PUBLIC INFORMATION OFFICE
JET PROPULSION LABORATORY
CALIFORNIA INSTITUTE OF TECHNOLOGY
NATIONAL AERONAUTICS AND SPACE ADMINISTRATION
PASADENA, CALIF. 91109. TELEPHONE (818) 354-5011

FOR RELEASE FRIDAY, APRIL 26

       Magellan scientists at NASA's Jet Propulsion Laboratory are studying the surface features on Venus caused by wind in that planet's dense atmosphere, Project Scientist Steve Saunders said today.

       The movement of dust and sand is an important geological process on planets with atmospheres, he said. The surface pressure of Venus' atmosphere is 90 times that of Earth's.

       Soviet landers and the U.S. Pioneer probes measured wind speeds near the surface of Venus at 2 to 4 miles per hour (1 to 2 meters per second).

       Based on theory and lab experiments, that wind speed is very close to the speed required to move sand grains on Venus, Saunders said. Accumulations of blown sand and dust can blanket large regions and produce visible patterns in the Magellan radar images, he said.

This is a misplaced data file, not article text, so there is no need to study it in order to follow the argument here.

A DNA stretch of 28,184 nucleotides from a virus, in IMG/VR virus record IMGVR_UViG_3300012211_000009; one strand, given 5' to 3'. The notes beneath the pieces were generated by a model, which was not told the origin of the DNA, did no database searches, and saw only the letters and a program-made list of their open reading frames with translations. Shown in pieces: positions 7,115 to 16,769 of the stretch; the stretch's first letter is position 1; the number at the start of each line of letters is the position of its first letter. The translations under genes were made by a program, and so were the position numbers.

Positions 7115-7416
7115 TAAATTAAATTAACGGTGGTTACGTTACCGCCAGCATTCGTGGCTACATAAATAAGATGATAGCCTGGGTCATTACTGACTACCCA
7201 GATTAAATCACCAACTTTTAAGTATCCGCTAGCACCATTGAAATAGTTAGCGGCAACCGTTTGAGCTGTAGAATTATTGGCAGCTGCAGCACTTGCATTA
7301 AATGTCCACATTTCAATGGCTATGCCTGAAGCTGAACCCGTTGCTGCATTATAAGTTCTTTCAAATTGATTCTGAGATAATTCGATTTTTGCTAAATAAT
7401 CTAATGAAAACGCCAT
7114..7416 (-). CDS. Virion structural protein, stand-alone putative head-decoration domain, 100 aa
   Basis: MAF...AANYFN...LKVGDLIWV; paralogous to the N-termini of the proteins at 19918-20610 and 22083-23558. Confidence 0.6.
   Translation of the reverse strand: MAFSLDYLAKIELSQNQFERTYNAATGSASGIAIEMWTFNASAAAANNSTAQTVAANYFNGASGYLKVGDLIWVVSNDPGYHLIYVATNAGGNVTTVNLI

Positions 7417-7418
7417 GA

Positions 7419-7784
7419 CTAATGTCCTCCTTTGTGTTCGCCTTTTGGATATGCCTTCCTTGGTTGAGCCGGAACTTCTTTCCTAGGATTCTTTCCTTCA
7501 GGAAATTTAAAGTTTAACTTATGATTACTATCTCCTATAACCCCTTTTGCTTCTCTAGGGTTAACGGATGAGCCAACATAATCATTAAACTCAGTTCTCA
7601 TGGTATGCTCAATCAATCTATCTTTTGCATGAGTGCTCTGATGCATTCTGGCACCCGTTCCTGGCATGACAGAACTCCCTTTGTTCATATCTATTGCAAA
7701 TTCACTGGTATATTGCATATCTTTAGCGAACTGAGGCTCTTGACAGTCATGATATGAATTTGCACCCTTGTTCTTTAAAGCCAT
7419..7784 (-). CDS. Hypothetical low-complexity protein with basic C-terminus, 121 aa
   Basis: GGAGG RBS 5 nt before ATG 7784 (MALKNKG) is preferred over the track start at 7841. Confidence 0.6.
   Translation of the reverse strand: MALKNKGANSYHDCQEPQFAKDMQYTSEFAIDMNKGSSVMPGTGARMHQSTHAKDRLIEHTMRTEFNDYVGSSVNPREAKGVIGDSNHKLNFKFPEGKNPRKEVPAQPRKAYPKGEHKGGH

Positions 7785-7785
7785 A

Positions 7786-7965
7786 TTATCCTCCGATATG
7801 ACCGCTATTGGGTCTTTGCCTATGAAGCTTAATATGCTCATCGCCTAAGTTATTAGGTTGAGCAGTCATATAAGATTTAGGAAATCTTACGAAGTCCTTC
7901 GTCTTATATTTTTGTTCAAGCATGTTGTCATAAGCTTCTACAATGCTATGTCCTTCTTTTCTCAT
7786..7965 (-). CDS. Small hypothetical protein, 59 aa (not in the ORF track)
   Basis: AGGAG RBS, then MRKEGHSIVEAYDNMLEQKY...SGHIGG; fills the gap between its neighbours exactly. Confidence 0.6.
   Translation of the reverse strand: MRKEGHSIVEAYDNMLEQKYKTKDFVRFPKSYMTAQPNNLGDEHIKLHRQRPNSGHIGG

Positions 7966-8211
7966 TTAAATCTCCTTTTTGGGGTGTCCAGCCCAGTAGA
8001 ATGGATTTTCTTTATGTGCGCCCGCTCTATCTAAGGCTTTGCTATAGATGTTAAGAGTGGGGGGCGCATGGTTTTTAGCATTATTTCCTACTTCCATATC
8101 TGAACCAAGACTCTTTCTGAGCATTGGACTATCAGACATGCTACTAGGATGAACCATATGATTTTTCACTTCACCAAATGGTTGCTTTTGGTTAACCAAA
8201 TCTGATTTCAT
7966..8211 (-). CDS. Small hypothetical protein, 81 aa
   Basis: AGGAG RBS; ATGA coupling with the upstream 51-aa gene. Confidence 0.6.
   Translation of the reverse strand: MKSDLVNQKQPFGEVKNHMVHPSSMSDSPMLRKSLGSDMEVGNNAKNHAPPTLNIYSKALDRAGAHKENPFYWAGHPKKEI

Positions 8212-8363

"The most prominent wind features in the Magellan images of Venus are wind streaks," he said. "Streaks form in the lee of topographic obstacles by the deposition or removal of sand and dust and can be used as indicators of the direction of the most intense winds."

       Many large impact craters on Venus have nearby wind streaks which may have been caused by the violent winds generated during the impact event or that may be the result of a slower process of subsequent wind movement of the fine impact debris.

       Magellan has mapped more than 78 percent of the planet and by the time the primary mission cycle ends May 15, will have mapped about 84 percent, project officials said.

       Project Manager Tony Spear said a newly adopted strategy to protect the spacecraft from the heat of direct sunlight has been successful in cooling the spacecraft.

       Magellan has been growing warmer as a result of changes in the geometry of Venus, Earth and the sun and the time the spacecraft spends broadside to the sun. A strategy, called "two hide" which results in slightly shorter imaging swaths, protects the spacecraft by hiding it behind the large antenna, and by turning the solar panels away for periods of time to reduce reflection.

       The Magellan Project is managed by JPL for NASA's Office of Space Science and Applications.

Editors: Two Magellan radar images illustrating the news release are now available at the JPL Public Information Office.


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4/25/91 JJD
#1372